Overview

Comprehensive Description

Description

Neobatrachus albipes is a moderate size burrowing frog. The total male body length is approximatly 33.2 to 45.4 mm and females are approximately 35.3 mm snout-vent length. These frogs have sloped heads that are shorter than wide. From the dorsal view the snout is rounded and from the profile the snout is almost flat, appearing almost square. The slightly laterally nostrils are pointed upward and the large eyes are distinct. The tympanum is taller than it is wide and, although, covered with skin is obvious. Prominent paratoid glands can be found extending medially from behind the tympanum to the middle of the back. This species has moderate limbs. Relative finger lengths are 3 > 1 > 2 > 4 and fingers are unwebbed, slender, and short. Each finger has an obvious subarticular tubercle at the first joint. Tubercles can also be found between the first and second fingers and second and third fingers. In males, nuptial pads can be found starting at the base of the first two fingers and extending to the distal joints. Relatively toe lengths are 4 > 3 > 5 > 2 > 1 and toes are Slender and webbed. Toe webbing covers first, second, and third toes fully, but only extends to the second joint on toes four and five (Roberts et al. 1991)

With the exception of N. pelobatoides, N. albipes can be diagnosed by its unpigmented metatarsal tubercle. Neobatrachus albipes can be differentiated from N. pelobatoides by the white coloration on the top of the foot of N. albipes and N. albipes’ male call having fewer pulse numbers and higher pulse rates and dominant frequencies than N. pelobatoides (Roberts et al. 1991).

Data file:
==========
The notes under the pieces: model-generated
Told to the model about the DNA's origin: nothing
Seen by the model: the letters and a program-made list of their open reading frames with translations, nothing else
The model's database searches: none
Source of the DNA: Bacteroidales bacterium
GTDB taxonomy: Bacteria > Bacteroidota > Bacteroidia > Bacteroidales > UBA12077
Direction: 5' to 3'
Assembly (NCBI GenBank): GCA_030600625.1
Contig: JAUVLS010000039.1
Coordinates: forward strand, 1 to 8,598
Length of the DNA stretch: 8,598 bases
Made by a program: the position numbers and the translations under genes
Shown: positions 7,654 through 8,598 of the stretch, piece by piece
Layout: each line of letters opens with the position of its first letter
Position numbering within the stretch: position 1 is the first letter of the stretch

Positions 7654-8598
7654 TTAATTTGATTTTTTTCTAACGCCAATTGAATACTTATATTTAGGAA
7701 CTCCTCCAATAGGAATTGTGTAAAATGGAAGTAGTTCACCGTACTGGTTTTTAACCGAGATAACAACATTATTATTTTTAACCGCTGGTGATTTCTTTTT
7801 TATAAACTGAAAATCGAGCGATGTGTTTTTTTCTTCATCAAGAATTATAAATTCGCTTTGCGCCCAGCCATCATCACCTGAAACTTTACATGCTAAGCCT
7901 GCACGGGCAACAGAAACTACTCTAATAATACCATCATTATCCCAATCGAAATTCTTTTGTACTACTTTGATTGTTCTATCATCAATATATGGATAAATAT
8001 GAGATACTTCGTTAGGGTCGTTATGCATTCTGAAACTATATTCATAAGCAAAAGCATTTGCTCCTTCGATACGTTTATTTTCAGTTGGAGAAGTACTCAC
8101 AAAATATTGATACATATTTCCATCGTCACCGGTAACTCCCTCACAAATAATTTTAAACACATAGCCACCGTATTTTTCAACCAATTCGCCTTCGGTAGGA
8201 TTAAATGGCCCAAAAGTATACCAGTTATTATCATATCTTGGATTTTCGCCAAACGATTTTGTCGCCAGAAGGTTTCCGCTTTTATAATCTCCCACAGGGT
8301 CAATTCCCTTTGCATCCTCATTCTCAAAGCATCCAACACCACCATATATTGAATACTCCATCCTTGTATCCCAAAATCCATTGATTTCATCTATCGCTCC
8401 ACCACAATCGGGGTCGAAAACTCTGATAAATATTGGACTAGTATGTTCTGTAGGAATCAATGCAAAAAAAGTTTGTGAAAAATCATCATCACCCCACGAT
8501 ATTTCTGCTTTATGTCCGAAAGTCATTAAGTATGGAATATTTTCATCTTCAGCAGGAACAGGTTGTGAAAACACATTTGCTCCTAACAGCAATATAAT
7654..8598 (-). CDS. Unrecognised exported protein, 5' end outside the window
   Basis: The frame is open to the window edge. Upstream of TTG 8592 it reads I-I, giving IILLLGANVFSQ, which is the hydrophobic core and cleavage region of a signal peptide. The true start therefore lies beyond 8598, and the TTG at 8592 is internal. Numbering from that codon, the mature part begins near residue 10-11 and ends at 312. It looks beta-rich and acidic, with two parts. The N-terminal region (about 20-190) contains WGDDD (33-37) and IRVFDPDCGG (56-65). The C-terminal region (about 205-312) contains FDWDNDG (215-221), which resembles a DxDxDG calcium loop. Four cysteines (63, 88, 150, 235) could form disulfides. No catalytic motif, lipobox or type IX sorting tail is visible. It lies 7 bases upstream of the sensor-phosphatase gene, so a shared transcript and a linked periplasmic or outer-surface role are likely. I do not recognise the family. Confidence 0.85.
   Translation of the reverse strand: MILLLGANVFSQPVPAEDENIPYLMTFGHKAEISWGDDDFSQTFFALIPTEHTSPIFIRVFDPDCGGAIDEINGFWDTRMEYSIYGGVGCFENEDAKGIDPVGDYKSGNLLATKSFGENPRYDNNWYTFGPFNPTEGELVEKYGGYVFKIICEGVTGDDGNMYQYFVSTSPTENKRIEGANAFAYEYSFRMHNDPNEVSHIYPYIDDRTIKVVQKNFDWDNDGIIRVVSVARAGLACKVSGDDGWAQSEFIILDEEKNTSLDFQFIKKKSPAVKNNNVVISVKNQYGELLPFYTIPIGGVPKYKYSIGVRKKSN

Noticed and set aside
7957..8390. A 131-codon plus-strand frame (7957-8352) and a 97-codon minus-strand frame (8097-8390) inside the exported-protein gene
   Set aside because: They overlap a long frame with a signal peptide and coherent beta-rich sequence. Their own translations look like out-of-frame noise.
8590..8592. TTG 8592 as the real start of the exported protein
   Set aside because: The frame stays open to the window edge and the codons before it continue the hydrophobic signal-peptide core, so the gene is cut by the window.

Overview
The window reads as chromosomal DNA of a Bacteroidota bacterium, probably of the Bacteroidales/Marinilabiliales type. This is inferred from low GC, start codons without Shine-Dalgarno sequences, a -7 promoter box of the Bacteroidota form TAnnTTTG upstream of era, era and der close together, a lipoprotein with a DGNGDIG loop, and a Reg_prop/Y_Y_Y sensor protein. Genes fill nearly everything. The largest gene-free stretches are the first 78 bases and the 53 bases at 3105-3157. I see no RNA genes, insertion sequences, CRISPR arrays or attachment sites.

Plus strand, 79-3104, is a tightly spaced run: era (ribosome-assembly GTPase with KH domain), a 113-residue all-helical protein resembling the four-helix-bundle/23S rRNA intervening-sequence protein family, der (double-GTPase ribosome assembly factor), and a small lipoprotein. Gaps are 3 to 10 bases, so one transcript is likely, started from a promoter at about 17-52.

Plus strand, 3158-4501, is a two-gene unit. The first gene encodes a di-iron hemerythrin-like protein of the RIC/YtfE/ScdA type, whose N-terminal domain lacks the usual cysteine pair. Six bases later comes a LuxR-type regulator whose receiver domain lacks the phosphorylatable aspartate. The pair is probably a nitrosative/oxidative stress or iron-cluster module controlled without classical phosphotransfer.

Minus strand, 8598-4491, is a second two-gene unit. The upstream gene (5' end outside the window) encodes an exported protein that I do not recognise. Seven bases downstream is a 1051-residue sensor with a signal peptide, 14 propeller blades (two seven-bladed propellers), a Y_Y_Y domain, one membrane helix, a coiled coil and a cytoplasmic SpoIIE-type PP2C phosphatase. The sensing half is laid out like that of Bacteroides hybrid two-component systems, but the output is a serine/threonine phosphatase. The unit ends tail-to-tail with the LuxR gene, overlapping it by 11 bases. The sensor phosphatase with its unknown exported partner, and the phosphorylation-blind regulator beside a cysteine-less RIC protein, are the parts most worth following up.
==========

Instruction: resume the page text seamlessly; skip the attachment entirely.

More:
In life, the N. albipes appears to be able to change color to blend in with its background. In dark backgrounds, the dorsum is brown with markings that are dark with undefined edges. A broad lighter "V" shape can be found on the skin above and between the eyes. In light backgrounds, the dorsum of N. albipes is pale gray to light yellow-green; this is especially true around the flanks and back half of the body. In both backgrounds, the upper surface of the feet and toes are white, giving the species its common name. When preserved, the dorsal surface of the frog appears as when the live frog is on a dark background. The ventral surface, legs, upper arms and anterior of the forearms, and inner margin of the feet of the frog are creamy-white. Neobatrachus albipes has dark brown plantar and palmer areas. The skin on the anterior and lateral margins of the submandibular area is dark grey-brown. The upper surface of the foot and toes are white and the skin at the ankle is translucent showing dark brown muscle underneath (Roberts et al. 1991).

Some frogs also have a mid-dorsal strip that extends from a point level with the tympanum to the cloaca. The paratoid glands can vary in their distinctiveness and some specimens are a lighter brown-yellow when preserved. Individuals also have variation in the distinctiveness of the light bar between their eyes and some males have nuptial pads that extend to their third finger (Roberts et al. 1991).

  • Hero J.M., Roberts, D. 2004. Neobatrachus albipes. In: IUCN 2012. IUCN Red List of Threatened Species. Version 2012.2. Downloaded on 14 December 2012.
  • Roberts, J.D., Mahony, M., Kendrick, P., Majors, C.M. (1991). ''A new species of burrowing frog, Neobatrachus (Anura: Myobatrachidae), from the eastern wheatbelt of Western Australia.'' Records of Western Australian Museum, 15, 23-32.